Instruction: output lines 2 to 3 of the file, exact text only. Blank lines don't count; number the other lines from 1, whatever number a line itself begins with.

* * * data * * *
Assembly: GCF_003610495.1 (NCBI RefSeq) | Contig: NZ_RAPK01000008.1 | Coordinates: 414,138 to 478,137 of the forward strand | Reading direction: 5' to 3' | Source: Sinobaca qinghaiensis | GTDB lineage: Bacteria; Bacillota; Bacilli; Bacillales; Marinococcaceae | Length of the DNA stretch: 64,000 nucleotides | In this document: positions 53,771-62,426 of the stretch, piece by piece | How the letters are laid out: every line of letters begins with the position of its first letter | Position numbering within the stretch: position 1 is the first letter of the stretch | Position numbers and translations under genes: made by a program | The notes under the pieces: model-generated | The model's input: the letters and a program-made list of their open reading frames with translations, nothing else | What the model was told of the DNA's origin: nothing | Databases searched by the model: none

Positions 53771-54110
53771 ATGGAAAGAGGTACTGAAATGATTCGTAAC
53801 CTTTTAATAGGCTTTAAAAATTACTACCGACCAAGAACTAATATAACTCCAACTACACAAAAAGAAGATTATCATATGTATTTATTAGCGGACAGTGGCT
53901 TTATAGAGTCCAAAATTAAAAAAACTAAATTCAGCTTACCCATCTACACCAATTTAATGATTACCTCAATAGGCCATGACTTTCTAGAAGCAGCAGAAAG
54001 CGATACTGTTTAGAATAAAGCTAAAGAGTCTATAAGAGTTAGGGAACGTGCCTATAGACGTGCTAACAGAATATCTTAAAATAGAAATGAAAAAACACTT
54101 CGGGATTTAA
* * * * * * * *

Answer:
Positions 53771-54110
53771 ATGGAAAGAGGTACTGAAATGATTCGTAAC